Hamstring strains are common injuries in sports. They represent the most common injury in sports like soccer and track, accounting for up to 12-16 percent of injuries. Given the large incidence, and that once injured you are at a greater risk of re-injury, many teams commit time and effort in attempting to prevent hamstring strains. One method that has been shown over and over again to prevent hamstring injuries is the Nordic Hamstring Exercises.
Nordic hamstrings are important because research has been done to show they prevent hamstring strains in those without previous injury and those athletes recovering from injury. Other methods have had conflicting data. It is reasonable to expect that improving eccentric function (contracting the muscle while it stretches) of the hamstring may reduce hamstring injury risk—as eccentric actions are the cause of hamstring injuries. This has been shown with video analysis of injuries.
Studies have shown that eccentric strength training with Nordic hamstring exercises (combined with a warm-up dynamic stretching) reduced hamstring strain risk, whereas flexibility training program (static stretching, e.g. sit-on-the-ground stretching) was ineffective. This is likely due to the inability of the “flexibility program” to positively influence the length-tension relationship of the hamstring in the same way as the eccentric strength training. The clinical utility of eccentric training for flexibility and its role in promoting proper hamstring function are part of the effectiveness of doing Nordic Hamstring Exercises.
Almost two-thirds of hamstring injuries might be prevented by doing these exercises. This was seen in more than half a dozen studies. It is simple to do, but challenging. The exercise was first noted in an exercise for health book in the late 1800s.
To do the exercise: After warming up, kneel on the ground (a pad helps), the ankles need to be secured either with a spotter or a couch type item. Next, lower yourself to the ground as slowly and smoothly as possible, with hands by your side. You should lean forward so that your chest approaches the ground. Use your hamstrings to slow your forward momentum until you can no longer resist the pull of gravity. Use your arms and hands at that point to stop your fall (don’t smash your face). Allow your chest to touch the ground, and then push yourself back upright to the starting position to repeat the exercise.
The Oslo Trauma Research Center recommends this Nordic Hamstring Exercise four-week training protocol:
Week 1: The subject is encouraged to resist falling as long as possible - twice per week, two sets of five exercises with a break in between sets.
Week 2: Subject tries to reduce lowering speed - twice per week, two sets of six exercises with a break in between sets.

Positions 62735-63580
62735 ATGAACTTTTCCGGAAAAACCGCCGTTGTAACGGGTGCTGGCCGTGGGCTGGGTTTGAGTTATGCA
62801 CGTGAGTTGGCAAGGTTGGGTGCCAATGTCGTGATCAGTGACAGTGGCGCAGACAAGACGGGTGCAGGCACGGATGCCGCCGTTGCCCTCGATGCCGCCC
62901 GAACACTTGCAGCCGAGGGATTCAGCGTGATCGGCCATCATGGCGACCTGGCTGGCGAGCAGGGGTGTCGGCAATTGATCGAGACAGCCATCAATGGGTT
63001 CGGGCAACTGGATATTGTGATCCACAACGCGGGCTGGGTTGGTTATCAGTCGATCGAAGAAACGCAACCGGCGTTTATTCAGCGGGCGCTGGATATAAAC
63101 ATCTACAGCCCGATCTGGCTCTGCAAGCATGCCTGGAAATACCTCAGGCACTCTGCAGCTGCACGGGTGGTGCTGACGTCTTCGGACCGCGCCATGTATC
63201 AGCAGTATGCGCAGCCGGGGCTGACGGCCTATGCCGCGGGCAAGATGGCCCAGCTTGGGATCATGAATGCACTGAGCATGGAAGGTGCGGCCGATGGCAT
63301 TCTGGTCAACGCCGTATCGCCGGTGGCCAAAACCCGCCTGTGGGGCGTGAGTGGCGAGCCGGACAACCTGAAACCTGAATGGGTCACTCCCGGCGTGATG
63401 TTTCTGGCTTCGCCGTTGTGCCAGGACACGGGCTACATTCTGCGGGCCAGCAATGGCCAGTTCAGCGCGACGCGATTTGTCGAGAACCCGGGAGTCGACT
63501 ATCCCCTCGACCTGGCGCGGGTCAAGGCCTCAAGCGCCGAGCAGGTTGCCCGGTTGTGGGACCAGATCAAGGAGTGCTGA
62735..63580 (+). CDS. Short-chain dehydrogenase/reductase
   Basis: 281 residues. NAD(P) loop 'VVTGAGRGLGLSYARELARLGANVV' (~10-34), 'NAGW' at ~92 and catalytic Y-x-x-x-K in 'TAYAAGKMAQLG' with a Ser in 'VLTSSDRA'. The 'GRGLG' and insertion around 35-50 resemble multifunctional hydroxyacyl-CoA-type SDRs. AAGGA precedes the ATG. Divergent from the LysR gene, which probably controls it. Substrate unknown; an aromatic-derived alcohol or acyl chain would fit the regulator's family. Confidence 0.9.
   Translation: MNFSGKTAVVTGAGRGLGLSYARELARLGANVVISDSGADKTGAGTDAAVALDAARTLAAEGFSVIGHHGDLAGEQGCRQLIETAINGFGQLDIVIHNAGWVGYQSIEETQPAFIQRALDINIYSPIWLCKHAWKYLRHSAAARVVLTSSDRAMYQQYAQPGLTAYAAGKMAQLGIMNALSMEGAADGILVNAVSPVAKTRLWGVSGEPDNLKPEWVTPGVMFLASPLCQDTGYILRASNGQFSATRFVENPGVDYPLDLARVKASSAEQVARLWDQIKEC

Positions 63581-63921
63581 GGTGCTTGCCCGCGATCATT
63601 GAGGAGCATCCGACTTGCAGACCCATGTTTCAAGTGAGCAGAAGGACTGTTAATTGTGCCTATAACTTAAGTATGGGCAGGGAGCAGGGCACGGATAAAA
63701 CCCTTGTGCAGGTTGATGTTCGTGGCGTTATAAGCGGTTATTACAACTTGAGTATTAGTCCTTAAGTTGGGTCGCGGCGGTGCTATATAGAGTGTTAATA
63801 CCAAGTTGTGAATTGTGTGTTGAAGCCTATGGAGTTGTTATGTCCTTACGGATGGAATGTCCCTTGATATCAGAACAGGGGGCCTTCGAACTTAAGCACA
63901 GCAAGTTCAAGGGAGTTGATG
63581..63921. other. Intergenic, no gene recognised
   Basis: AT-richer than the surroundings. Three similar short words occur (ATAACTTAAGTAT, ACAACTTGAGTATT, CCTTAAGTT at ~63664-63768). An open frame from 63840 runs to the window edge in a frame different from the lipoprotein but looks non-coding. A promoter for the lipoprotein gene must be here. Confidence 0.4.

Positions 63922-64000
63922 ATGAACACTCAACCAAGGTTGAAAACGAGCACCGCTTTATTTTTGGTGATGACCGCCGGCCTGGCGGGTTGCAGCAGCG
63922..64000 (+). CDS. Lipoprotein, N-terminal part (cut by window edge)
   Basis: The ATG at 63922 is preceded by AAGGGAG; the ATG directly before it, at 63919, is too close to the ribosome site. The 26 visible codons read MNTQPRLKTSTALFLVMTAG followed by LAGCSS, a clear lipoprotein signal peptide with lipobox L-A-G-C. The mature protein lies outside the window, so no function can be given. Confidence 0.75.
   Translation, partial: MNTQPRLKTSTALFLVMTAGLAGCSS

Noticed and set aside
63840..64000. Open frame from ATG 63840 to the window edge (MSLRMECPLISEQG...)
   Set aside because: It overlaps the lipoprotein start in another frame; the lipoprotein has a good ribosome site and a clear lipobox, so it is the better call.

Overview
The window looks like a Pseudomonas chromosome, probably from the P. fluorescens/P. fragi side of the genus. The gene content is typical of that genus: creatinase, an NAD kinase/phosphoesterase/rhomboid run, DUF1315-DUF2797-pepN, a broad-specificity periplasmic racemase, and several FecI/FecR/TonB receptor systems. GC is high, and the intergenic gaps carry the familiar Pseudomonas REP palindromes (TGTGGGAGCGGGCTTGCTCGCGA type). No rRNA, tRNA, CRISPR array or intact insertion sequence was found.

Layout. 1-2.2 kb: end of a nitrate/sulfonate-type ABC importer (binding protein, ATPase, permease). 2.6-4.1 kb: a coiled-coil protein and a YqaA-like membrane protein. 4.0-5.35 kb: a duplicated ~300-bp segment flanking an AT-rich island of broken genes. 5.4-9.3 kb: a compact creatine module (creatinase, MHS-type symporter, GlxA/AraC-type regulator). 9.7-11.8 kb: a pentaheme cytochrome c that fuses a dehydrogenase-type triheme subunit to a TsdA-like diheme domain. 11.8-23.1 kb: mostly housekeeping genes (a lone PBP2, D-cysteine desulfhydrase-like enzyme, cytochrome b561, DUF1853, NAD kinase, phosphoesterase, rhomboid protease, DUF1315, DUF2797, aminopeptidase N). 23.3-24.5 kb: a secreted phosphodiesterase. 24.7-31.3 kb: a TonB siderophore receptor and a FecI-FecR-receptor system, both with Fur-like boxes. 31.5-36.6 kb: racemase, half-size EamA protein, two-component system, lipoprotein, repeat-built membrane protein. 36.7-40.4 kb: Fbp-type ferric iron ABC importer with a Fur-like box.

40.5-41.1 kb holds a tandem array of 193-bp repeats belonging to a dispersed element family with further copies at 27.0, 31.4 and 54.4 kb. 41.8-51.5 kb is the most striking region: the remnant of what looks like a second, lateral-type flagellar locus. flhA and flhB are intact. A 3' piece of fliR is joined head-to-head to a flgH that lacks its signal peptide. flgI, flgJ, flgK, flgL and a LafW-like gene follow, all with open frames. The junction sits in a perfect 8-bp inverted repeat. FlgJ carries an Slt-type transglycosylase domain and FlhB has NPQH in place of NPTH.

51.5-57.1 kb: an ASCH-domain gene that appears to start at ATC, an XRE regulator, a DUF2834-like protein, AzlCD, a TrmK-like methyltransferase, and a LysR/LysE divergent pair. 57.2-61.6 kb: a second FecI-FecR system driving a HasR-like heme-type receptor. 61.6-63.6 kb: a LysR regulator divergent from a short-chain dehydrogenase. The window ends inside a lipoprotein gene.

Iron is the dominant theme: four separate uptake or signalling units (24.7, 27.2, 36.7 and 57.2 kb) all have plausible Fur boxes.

Week 3: Subjects can resist falling even longer, and for an increased number of repetitions - three per week, three sets of six exercises with a break between sets.
Week 4: Load on the subject increases by allowing more speed in the start phase, as well as another gradual increase in repetitions - three per week, three sets of eight exercises with a break between sets.
Hamstring strains can be a long-lasting problem and they can put you on the injured reserve for a long time. Start your Nordic Hamstring Exercises today to help protect your legs tomorrow. Preventing hamstring injuries is easy.
Recommended additional reading:
1: Brukner P. Hamstring injuries: prevention and treatment-an update. Br J Sports Med. 2015 Jun 23. pii: bjsports-2014-094427. doi: 10.1136/bjsports-2014-094427.
2: Guillodo Y, Here-Dorignac C, Thoribé B, Madouas G, Dauty M, Tassery F, Saraux A. Clinical predictors of time to return to competition following hamstring injuries. Muscles Ligaments Tendons J. 2014 Nov 17;4(3):386-90.
3: Hamilton B. Hamstring muscle strain injuries: what can we learn from history? Br J Sports Med. 2012 Oct; 46(13):900-3. Epub 2012 Mar 29. Erratum in: Br J Sports Med. 2012 Nov;46(14):1023.
4: Heiderscheit BC, Sherry MA, Silder A, Chumanov ES, Thelen DG. Hamstring strain injuries: recommendations for diagnosis, rehabilitation, and injury prevention. J Orthop Sports Phys Ther. 2010 Feb;40(2):67-81. doi: 10.2519/jospt.2010.3047.
5: Woods C, Hawkins RD, Maltby S, Hulse M, Thomas A, Hodson A; Football Association Medical Research Programme. The Football Association Medical Research Programme: an audit of injuries in professional football--analysis of hamstring injuries. Br J Sports Med. 2004 Feb;38(1):36-41.
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